Bravo JA, Forsythe P, Chew MV, Escaravage E, Savignac HM, Dinan TG, et al. Ingestion of Lactobacillus strain regulates emotional behavior and central GABA receptor expression in a mouse via the vagus nerve. Proc Natl Acad Sci USA. 2011;108:16050–5.

    PubMed  PubMed Central  CAS  Google Scholar 

  14. 14.

    Erny D, Hrabě de Angelis AL, Jaitin D, Wieghofer P, Staszewski O, David E, et al. Host microbiota constantly control maturation and function of microglia in the CNS. Nat Neurosci. 2015;18:965.

    PubMed  PubMed Central  CAS  Google Scholar 

  15. 15.

    Thion MS, Low D, Silvin A, Chen J, Grisel P, Schulte-Schrepping J, et al. Microbiome influences prenatal and adult microglia in a sex-specific manner. Cell. 2018;172:500–16.e16.

    PubMed  PubMed Central  CAS  Google Scholar 

  16. 16.

    Chu C, Murdock MH, Jing D, Won TH, Chung H, Kressel AM, et al. The microbiota regulate neuronal function and fear extinction learning. Nature. 2019;574:543–8.

    PubMed  PubMed Central  CAS  Google Scholar 

  17. 17.

    Hoban AE, Stilling RM, Ryan FJ, Shanahan F, Dinan TG, Claesson MJ, et al. Regulation of prefrontal cortex myelination by the microbiota. Transl Psychiatry. 2016;6:e774.

    PubMed  PubMed Central  CAS  Google Scholar 

  18. 18.

    Kiraly DD, Walker DM, Calipari ES, Labonte B, Issler O, Pena CJ, et al. Alterations of the host microbiome affect behavioral responses to cocaine. Sci Rep. 2016;6:35455.

    PubMed  PubMed Central  CAS  Google Scholar 

  19. 19.

    Cryan JF, Dinan TG. Mind-altering microorganisms: the impact of the gut microbiota on brain and behaviour. Nat Rev Neurosci. 2012;13:701–12.

    PubMed  CAS  Google Scholar 

  20. 20.

    Koh A, De Vadder F, Kovatcheva-Datchary P, Bäckhed F. From dietary fiber to host physiology: short-chain fatty acids as key bacterial metabolites. Cell. 2016;165:1332–45.

    PubMed  CAS  Google Scholar 

  21. 21.

    Frost G, Sleeth ML, Sahuri-Arisoylu M, Lizarbe B, Cerdan S, Brody L, et al. The short-chain fatty acid acetate reduces appetite via a central homeostatic mechanism. Nat Commun. 2014;5:3611.

    PubMed  CAS  Google Scholar 

  22. 22.

    Sampson TR, Debelius JW, Thron T, Janssen S, Shastri GG, Ilhan ZE, et al. Gut microbiota regulate motor deficits and neuroinflammation in a model of Parkinson’s disease. Cell. 2016;167:1469–80.e12.

    PubMed  PubMed Central  CAS  Google Scholar 

  23. 23.

    Kratsman N, Getselter D, Elliott E. Sodium butyrate attenuates social behavior deficits and modifies the transcription of inhibitory/excitatory genes in the frontal cortex of an autism model. Neuropharmacology. 2016;102:136–45.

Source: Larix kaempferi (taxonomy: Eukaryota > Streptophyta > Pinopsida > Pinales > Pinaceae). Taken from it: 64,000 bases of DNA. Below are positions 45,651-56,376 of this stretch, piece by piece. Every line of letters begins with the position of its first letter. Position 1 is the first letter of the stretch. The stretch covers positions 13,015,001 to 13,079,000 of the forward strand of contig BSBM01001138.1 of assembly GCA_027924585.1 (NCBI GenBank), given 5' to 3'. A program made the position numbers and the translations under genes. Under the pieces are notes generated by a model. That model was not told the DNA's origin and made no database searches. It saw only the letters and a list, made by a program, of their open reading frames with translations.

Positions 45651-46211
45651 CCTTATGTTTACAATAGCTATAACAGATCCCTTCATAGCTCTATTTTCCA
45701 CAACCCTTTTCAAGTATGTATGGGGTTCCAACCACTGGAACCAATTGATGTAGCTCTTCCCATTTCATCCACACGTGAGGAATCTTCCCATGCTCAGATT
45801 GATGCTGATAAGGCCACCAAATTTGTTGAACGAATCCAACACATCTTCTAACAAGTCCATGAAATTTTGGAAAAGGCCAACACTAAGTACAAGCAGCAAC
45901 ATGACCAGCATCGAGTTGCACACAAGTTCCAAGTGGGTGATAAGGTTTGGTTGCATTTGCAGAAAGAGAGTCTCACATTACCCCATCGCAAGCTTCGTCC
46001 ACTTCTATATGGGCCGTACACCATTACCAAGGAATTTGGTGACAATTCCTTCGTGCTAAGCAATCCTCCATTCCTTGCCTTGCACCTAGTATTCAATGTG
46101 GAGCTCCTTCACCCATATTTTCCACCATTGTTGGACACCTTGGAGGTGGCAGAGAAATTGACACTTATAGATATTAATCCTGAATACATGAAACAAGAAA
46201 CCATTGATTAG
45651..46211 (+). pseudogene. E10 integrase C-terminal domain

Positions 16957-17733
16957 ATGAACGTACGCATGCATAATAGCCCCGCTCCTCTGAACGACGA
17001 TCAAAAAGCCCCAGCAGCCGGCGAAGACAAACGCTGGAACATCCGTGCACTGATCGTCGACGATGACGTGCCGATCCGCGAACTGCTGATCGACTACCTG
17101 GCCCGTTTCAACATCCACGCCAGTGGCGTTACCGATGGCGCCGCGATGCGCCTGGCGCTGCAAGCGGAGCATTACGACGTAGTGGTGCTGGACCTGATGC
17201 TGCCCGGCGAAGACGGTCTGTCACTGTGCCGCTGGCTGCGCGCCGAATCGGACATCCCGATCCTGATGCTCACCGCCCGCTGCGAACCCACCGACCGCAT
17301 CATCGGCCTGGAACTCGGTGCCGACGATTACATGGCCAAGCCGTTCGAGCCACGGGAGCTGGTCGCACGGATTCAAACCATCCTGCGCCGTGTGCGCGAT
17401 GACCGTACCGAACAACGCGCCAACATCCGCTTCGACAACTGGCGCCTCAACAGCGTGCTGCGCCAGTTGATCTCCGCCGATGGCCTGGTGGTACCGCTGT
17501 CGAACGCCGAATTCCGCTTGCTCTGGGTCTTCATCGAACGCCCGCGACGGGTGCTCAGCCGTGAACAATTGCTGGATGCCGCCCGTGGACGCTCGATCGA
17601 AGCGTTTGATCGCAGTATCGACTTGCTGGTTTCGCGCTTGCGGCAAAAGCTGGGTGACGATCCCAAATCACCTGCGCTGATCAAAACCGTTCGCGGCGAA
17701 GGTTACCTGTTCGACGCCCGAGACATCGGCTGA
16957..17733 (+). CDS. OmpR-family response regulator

PubMed  CAS  Google Scholar 

  24. 24.

    Davie JR. Inhibition of histone deacetylase activity by butyrate. J Nutr. 2003;133:2485S–93S.

    PubMed  CAS  Google Scholar 

  25. 25.

    Mews P, Egervari G, Nativio R, Sidoli S, Donahue G, Lombroso SI, et al. Alcohol metabolism contributes to brain histone acetylation. Nature. 2019;574:717–21.

    PubMed  PubMed Central  CAS  Google Scholar 

  26. 26.

    Li X, Egervari G, Wang Y, Berger SL, Lu Z. Regulation of chromatin and gene expression by metabolic enzymes and metabolites. Nat Rev Mol Cell Biol. 2018;19:563–78.

    PubMed  PubMed Central  CAS  Google Scholar 

  27. 27.

    Nankova BB, Agarwal R, MacFabe DF, La, Gamma EF. Enteric bacterial metabolites propionic and butyric acid modulate gene expression, including CREB-dependent catecholaminergic neurotransmission, in PC12 cells-possible relevance to autism spectrum disorders. PLoS ONE. 2014;9:e103740.

    PubMed  PubMed Central  Google Scholar 

  28. 28.

    Shah P, Nankova BB, Parab S, La Gamma EF. Short chain fatty acids induce TH gene expression via ERK-dependent phosphorylation of CREB protein. Brain Res. 2006;1107:13–23.

    PubMed  CAS  Google Scholar 

  29. 29.

    Parab S, Nankova BB, La Gamma EF. Differential regulation of the tyrosine hydroxylase and enkephalin neuropeptide transmitter genes in rat PC12 cells by short chain fatty acids: concentration-dependent effects on transcription and RNA stability. Brain Res. 2007;1132:42–50.

    PubMed  CAS  Google Scholar 

  30. 30.

    Mally P, Mishra R, Gandhi S, Decastro MH, Nankova BB, Lagamma EF. Stereospecific regulation of tyrosine hydroxylase and proenkephalin genes by short-chain fatty acids in rat PC12 cells. Pediatr Res. 2004;55:847–54.

    PubMed  CAS  Google Scholar 

  31. 31.

    Goswami C, Iwasaki Y, Yada T. Short-chain fatty acids suppress food intake by activating vagal afferent neurons. J Nutr Biochem. 2018;57:130–5.

    PubMed  CAS  Google Scholar 

  32. 32.

    Lal S, Kirkup AJ, Brunsden AM, Thompson DG, Grundy D. Vagal afferent responses to fatty acids of different chain length in the rat. Am J Physiol Liver Physiol. 2001;281:G907–15.